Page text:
By the time it’s over, there are so many unmotivated character shifts and unprovoked decisions that it’s really better to ignore the plot altogether and focus solely on Busby Berkeley’s dance routines and the one-off zingers that Blondell, Rogers, and Aline MacMahon can deliver so well. The last number finally remembers that the movie originally wanted to be about the Depression and ties it into the veterans of WWI, lamenting the fact that so many men who fought for their country are now in breadlines. Thankfully, the film ends with the strong visuals and emotion of “Remember My Forgotten Man” rather than with any silly pleasantries of the plot.
Yet even with its silliness, I still have a huge soft spot for Gold Diggers of 1933. Maybe it’s Ginger singing in Pig Latin, or dialogue exchanges like “If Barney could see ME in clothes…” / “He wouldn’t recognize you!” Or maybe it’s the shameless extravagance of Berkeley’s choreography, which would never fit on an actual stage – the routines are actually quite a bit better and more polished here than in 42nd Street. Or maybe it’s Warner Bros’ willingness to keep harping on the Depression, however sporadically and unevenly, and allow Harry Warren and Al Dubin to pen minor-keyed songs about it rather than allow people to just pretend everything’s all hunky-dory for a couple of hours in a cinema.
42nd Street is easily the superior film of the two and works much better as a whole – but I still wouldn’t give up the many delightful moments in Gold Diggers of 1933. Other films in the same vein are the other two Gold Diggers films, Gold Diggers of 1935 (which is similarly weak on story, but has the extended “Lullaby of Broadway” number which stands as one of the greatest things ever put on film) and Gold Diggers of 1937 (which is worth no-one’s time), as well as Dames (1934), Footlight Parade (1934 – gains a bit of cred due to James Cagney’s presence), and Go Into Your Dance (1935 – gains little cred, but historical interest due to pairing Ruby Keller with her real-life husband and renowned entertainer Al Jolson). It’s also interesting to compare the Gold Diggers series with MGM’s similarly-themed but much more posh Broadway Melody series (of 1936, 1938, and 1940) to see the marked difference in studio style.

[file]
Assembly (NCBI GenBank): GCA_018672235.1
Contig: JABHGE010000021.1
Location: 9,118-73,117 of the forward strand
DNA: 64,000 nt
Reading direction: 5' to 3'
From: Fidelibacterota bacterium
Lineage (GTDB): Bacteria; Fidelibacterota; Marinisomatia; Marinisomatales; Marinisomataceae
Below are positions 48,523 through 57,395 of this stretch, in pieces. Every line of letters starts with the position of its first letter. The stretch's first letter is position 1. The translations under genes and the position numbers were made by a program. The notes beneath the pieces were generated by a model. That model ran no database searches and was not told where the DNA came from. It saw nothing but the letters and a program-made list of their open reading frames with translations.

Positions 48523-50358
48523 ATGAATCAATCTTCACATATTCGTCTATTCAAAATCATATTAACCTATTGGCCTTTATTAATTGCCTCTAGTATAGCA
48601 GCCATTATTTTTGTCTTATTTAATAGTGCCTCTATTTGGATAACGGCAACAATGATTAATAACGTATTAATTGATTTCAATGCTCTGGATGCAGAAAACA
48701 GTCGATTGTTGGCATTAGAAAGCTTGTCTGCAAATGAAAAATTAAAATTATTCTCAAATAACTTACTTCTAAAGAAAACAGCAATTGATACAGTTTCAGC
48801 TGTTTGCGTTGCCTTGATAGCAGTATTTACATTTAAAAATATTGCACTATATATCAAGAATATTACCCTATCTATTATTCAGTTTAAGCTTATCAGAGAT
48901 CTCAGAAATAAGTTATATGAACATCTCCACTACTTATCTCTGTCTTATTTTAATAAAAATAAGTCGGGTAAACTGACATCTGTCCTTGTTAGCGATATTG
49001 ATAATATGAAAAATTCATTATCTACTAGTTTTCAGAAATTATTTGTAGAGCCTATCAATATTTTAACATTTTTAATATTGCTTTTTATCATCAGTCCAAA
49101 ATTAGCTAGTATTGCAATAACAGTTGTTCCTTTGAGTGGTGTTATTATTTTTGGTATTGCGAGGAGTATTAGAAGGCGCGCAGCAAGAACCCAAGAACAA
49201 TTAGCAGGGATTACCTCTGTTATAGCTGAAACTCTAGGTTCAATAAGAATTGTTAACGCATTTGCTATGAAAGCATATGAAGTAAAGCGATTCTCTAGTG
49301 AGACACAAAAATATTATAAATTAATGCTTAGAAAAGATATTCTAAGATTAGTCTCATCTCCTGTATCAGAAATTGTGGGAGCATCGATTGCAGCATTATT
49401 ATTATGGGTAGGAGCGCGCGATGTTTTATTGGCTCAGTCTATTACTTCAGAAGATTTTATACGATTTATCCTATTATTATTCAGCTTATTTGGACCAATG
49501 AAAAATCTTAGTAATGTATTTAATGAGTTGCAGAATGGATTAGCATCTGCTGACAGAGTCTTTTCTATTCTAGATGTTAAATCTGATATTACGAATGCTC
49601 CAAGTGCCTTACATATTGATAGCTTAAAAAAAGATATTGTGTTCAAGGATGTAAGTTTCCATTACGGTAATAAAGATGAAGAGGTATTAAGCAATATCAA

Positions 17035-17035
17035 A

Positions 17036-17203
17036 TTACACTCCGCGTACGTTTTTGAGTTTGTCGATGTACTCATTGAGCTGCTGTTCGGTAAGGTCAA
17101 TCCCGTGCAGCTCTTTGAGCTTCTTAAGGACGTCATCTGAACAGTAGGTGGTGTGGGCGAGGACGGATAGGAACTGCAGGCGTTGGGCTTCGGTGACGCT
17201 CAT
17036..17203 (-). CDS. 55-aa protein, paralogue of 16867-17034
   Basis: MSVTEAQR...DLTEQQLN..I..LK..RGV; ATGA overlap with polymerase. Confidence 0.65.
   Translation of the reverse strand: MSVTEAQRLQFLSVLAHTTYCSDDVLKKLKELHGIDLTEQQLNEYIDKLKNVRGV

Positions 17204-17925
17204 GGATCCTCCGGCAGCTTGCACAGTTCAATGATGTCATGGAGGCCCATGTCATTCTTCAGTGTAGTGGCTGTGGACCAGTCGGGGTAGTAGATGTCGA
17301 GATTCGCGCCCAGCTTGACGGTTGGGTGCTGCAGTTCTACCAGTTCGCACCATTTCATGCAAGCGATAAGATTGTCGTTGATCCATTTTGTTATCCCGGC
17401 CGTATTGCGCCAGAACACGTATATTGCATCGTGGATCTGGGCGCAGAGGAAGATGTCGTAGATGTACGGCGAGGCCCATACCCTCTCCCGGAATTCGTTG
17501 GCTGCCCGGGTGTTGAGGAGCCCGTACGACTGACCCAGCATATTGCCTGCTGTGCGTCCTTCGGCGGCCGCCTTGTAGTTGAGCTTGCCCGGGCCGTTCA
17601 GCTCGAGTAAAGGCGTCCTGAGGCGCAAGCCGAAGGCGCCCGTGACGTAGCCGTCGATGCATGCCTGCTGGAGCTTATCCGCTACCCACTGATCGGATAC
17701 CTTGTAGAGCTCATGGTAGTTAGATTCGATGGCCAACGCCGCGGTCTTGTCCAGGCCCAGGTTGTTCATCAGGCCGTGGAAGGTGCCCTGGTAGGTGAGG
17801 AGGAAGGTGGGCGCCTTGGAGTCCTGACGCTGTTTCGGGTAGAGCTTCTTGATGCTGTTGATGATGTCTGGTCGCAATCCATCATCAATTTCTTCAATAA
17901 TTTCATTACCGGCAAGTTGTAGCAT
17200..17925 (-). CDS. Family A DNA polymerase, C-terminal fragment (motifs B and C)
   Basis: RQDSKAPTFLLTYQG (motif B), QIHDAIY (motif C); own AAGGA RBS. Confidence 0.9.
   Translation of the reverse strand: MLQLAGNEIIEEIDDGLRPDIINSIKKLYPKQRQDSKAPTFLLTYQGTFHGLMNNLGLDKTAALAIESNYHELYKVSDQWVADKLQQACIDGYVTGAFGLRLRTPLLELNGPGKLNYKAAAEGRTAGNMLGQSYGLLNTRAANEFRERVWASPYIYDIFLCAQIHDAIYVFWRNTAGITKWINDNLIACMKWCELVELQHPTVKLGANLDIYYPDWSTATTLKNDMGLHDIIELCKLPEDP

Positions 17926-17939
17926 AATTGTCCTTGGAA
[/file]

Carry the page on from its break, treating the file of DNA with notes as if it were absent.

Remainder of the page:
Just for kicks, Ginger Rogers doing “We’re in the Money” in Pig Latin. Legend has it she was bored on set doing tons of retakes and did a verse of the song in Pig Latin. Director Mervyn LeRoy liked it so much he left it in the film.